It didn’t cross my mind that humans and fish can really connect on a deeper level, but after tracing the footsteps, or should I say, the swimming tracks of the salmon in this nursery, I have cause to change my mind.
This may be an ordinary looking building in an everyday part of Hokkaido, but its very modesty taught me so much about life and our outlook on it. On entry we were given a small playing card showing a picture of a White spotted Charr, a fish that I have never heard of before. Little did I knew, it was a predator of the young salmon, along with the rainbow trout, the brown trout, the Slaty backed gull, the Goosander and the wrinklehead Sculpin, the latter a grey and brown beast with a tusk like looking horn that no Pixar animator could have imagined. If my little three inch baby salmon can makes its way past its five nemesis on its two year and 4000 km trip between the feeding grounds off the Sakhalin peninsula and the home of the Kwakiutl off Vancouver Island, it then have to defend itself against the aptly named Salmon Shark, the seal and sea lion, dolphins and killer whales, brown bears as well as human beings, both recreational and commercial fishers in their thousands. It is not surprising then that only 1 per cent survive its transcontinental voyage, and when they do return after 3 years to the Chitose river, it is with joy that they are welcomed for their homecoming at this Salmon aquarium, much like an astronaut who survived a trip to Mars and back.
The scientists here do everything possible with their breeding program to maximise their survival rate, with a wisdom and positive attitude that is seemingly incongruous with their chances of returning alive. Of course, their very life supports creatures large and small across the North Pacific Ocean, as well as millions of human beings from around the world, giving us joy, health and an inspiration far beyond their finger sized creations when they leave the inconspicuous Chitose River. Even if you have never eaten salmon, by holding the picture card of the White spotted Charr on the entry to the museum, we affirm ourselves as the masters of the created world. Having been to a lion Safari in my youth where I was the hunted, it is both humbling and reflective to think that I am now on the other end of the animal kingdom, one that made me think of my responsibility to care for nature and to appreciate the smaller creatures in this aquatic safari. When looking at them closely you can see the markings that make them so special. Even its nemesis, the White spotted Charr, looks like the whale shark in its spots close up, one that Japan Trans ocean Air has played tribute to with its special livery. Actually when i look more closely at my baby salmon, I can see and feel their connection to me, looking at me as I talk to them and seeing them alternatively coming and going away as I point my camera to their giant eyes, ones that is inquisitive and sensitive at the same time. Perhaps after a few years here, it is not surprising that even the host looks like a salmon, I feel he has really channelled the spirit of the salmon, with his passionate storytelling of his lifelong love and adventure with these beautiful and brave creatures. So when we were given the chance to give life, by releasing the pair of baby salmon, it felt like a baptism and a sending off ceremony for the start of the school of life all rolled into one.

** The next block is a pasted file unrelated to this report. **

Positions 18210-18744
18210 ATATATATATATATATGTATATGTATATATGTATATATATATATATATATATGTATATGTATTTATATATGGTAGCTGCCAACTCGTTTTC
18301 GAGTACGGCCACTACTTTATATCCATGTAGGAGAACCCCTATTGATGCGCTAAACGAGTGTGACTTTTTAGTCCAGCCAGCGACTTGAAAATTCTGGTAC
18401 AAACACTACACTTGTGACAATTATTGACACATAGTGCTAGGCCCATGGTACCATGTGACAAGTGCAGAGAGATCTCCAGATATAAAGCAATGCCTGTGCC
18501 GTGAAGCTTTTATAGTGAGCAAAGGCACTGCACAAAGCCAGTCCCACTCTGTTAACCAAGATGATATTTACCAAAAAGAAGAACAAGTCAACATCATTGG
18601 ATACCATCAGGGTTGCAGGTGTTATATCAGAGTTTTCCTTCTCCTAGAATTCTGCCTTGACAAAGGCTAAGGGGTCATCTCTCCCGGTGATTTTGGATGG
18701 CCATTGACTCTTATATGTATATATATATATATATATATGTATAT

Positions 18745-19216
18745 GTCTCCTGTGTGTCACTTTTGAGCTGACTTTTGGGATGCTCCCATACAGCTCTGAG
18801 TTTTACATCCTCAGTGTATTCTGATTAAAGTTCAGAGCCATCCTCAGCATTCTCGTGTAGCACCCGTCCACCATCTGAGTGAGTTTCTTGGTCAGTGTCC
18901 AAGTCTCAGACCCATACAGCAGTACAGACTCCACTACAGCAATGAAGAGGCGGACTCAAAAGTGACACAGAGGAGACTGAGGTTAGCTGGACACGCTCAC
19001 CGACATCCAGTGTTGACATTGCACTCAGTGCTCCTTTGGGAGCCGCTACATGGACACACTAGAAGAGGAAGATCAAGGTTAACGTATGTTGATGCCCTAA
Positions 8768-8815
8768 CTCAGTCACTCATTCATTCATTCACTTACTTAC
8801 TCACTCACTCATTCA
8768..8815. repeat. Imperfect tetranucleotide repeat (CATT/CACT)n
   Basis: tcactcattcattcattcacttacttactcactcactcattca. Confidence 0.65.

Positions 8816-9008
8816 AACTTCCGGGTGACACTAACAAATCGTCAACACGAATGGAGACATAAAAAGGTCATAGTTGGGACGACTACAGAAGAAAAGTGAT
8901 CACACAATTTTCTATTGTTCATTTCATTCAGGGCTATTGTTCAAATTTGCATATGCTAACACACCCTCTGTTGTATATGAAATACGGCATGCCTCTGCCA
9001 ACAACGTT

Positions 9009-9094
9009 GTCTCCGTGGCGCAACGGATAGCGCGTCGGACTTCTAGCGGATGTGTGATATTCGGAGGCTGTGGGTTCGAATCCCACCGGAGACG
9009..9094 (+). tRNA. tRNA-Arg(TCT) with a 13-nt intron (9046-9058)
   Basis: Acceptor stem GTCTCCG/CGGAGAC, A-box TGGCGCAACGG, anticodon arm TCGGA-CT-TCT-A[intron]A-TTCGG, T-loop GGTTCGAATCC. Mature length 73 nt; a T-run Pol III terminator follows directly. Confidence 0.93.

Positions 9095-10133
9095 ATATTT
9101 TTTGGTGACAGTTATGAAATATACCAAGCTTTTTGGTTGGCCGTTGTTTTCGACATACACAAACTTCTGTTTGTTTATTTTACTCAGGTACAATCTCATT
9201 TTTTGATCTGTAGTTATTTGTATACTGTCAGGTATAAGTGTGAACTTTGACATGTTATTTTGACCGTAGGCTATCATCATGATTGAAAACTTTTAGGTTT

I don’t know if I will return to Hokkaido again, let alone see these beautiful creatures again, so it was time to pray for their health and to give thanks for their life, one that was lovingly supported by the kind hearted volunteers those eyes I only met for a moment. An unique part of this aquarium is the Chitose River road, a row of underwater observation windows where you can see the baby salmon that you released swimming around and building their strength here before heading to the open ocean in May for the rich nutrient waters to the north of Hokkaido. We may be in awe of the giant creatures in the sea, but there is so much to learn from the little creatures too.
Note - The Salmon fry (baby salmon) release season is only from March to May each year. School groups can book in advance for the period from March to June.